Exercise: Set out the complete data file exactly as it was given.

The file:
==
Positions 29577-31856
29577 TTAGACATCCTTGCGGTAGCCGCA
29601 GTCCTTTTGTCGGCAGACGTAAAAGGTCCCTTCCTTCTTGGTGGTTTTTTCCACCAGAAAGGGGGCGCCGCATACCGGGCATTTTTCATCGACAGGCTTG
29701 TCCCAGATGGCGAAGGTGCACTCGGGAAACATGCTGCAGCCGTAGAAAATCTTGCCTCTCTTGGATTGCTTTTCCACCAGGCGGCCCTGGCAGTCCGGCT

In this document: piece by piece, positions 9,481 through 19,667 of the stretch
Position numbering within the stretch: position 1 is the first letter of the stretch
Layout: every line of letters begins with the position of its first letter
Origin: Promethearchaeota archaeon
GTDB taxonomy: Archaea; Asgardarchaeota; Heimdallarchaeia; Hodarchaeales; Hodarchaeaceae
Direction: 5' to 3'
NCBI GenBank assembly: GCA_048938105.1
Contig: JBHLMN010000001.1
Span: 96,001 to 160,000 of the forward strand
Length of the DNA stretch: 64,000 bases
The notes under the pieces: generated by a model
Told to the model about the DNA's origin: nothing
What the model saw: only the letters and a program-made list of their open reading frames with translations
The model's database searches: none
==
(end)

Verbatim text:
Positions 29577-31856
29577 TTAGACATCCTTGCGGTAGCCGCA
29601 GTCCTTTTGTCGGCAGACGTAAAAGGTCCCTTCCTTCTTGGTGGTTTTTTCCACCAGAAAGGGGGCGCCGCATACCGGGCATTTTTCATCGACAGGCTTG
29701 TCCCAGATGGCGAAGGTGCACTCGGGAAACATGCTGCAGCCGTAGAAAATCTTGCCTCTCTTGGATTGCTTTTCCACCAGGCGGCCCTGGCAGTCCGGCT

In this document: piece by piece, positions 9,481 through 19,667 of the stretch
Position numbering within the stretch: position 1 is the first letter of the stretch
Layout: every line of letters begins with the position of its first letter
Origin: Promethearchaeota archaeon
GTDB taxonomy: Archaea; Asgardarchaeota; Heimdallarchaeia; Hodarchaeales; Hodarchaeaceae
Direction: 5' to 3'
NCBI GenBank assembly: GCA_048938105.1
Contig: JBHLMN010000001.1
Span: 96,001 to 160,000 of the forward strand
Length of the DNA stretch: 64,000 bases
The notes under the pieces: generated by a model
Told to the model about the DNA's origin: nothing
What the model saw: only the letters and a program-made list of their open reading frames with translations
The model's database searches: none